Waterfall Dice Apple Comp. Hands



Research Group: E. Kentel and M. M. Aral

In health risk assessment studies it is very important to determine how uncertain and imprecise knowledge should be included into the simulation and assessment models. Thus, proper evaluation of uncertainties has become a major concern in environmental health risk assessment studies. Previously, researchers have used probability theory, more commonly Monte Carlo analysis, for incorporating uncertainties into health risk assessment. However, in conducting probabilistic health risk assessment, risk analyst often suffers from lack of data or presence of imperfect or incomplete knowledge about the process modeled and the process parameters. Fuzzy set theory is a tool that has been used in propagating imperfect and incomplete information in health risk assessment studies. Such analysis result in fuzzy risks which are associated with membership functions. Since possibilistic health risk assessment studies are relatively new, standard procedures for decision making about the acceptability of the resulting fuzzy risk with respect to a standard set by the regulatory agency is not fully established. In this paper, we are providing a review of several available approaches which may be used by the decision makers in comparing the acceptability of the fuzzy health risk with respect to a compliance guideline. These approaches involve defuzzification techniques, the possibility and the necessity measures. In this study, we also propose a new measure, the risk tolerance measure, which is a combination of the possibility and the necessity measures. The risk tolerance measure provides an effective analysis tool for evaluating acceptability of a fuzzy risk with respect to a crisp compliance criterion. Various hypothetical fuzzy risks which have different membership functions are evaluated with respect to the possibility, the necessity, and the risk tolerance measures and the results are discussed comparatively.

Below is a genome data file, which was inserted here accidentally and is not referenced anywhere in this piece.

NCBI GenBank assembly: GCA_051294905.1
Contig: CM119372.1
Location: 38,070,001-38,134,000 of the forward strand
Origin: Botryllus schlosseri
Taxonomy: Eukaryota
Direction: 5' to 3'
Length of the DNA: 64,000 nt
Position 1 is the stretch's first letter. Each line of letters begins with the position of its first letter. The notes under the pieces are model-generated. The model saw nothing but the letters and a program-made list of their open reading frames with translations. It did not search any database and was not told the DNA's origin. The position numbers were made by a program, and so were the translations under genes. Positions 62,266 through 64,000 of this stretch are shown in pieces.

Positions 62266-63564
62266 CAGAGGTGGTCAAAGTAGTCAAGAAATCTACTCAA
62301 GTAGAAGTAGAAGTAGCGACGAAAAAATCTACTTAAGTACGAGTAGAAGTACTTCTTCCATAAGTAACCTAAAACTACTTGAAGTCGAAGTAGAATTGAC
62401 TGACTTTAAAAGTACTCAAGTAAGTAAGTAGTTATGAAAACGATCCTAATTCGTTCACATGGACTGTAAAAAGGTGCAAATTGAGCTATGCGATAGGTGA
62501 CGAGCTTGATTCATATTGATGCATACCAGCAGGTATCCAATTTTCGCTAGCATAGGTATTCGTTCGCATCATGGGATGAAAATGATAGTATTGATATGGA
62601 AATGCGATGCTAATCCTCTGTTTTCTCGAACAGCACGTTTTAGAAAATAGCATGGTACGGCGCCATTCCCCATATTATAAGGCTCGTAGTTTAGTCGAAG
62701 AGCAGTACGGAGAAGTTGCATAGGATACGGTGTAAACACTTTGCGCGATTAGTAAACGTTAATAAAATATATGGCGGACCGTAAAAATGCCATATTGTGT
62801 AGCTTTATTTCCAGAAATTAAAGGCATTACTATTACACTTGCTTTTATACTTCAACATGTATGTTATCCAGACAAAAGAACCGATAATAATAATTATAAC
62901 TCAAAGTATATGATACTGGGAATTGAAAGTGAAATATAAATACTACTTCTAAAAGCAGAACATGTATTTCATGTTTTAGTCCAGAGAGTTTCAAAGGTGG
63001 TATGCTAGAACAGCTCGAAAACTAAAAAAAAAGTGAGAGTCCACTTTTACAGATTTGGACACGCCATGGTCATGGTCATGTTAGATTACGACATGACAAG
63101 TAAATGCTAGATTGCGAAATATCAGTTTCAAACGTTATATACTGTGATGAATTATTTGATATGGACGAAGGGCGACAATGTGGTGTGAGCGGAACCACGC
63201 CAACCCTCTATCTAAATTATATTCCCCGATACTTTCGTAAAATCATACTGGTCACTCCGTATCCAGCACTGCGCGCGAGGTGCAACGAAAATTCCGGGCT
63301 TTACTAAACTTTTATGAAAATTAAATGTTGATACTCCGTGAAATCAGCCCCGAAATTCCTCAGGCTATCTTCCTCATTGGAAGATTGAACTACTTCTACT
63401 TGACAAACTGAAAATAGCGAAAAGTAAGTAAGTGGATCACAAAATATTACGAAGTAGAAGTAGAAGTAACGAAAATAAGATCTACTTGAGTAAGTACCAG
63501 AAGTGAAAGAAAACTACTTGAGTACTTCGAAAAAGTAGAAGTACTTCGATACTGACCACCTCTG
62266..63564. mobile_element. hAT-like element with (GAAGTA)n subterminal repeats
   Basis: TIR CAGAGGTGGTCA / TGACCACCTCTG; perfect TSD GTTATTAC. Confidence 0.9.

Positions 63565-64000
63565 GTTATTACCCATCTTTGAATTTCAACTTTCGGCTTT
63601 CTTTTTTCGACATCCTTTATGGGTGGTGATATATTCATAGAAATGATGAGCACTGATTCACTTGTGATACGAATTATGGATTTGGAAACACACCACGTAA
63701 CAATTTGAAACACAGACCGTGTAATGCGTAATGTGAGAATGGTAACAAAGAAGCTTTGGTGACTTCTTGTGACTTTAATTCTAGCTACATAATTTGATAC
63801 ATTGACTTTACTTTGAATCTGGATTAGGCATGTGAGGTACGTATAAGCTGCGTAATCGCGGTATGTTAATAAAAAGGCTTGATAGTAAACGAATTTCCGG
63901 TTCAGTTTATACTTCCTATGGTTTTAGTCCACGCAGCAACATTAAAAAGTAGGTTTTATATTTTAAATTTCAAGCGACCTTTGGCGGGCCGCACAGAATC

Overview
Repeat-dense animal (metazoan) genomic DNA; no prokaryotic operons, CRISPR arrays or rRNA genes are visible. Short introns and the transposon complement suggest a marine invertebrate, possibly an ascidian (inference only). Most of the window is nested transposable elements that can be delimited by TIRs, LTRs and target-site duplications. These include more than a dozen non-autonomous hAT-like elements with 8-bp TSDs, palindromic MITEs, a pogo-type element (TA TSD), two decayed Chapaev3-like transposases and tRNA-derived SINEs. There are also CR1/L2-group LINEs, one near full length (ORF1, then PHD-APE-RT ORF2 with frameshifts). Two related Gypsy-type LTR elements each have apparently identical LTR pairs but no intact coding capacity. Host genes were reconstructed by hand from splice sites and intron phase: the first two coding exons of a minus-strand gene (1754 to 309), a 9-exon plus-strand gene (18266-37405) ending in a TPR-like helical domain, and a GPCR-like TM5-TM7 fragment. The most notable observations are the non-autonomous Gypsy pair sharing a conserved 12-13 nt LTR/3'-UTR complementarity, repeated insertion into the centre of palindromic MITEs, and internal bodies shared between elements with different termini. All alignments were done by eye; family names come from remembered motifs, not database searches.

More details on this subject can be found in the slide presentation.

A technical paper on this subject is published in Stochastic Environmental Research & Risk Assessment Journal (SERRA), Vol. 21, No. 4, pp. 405-418, 2007.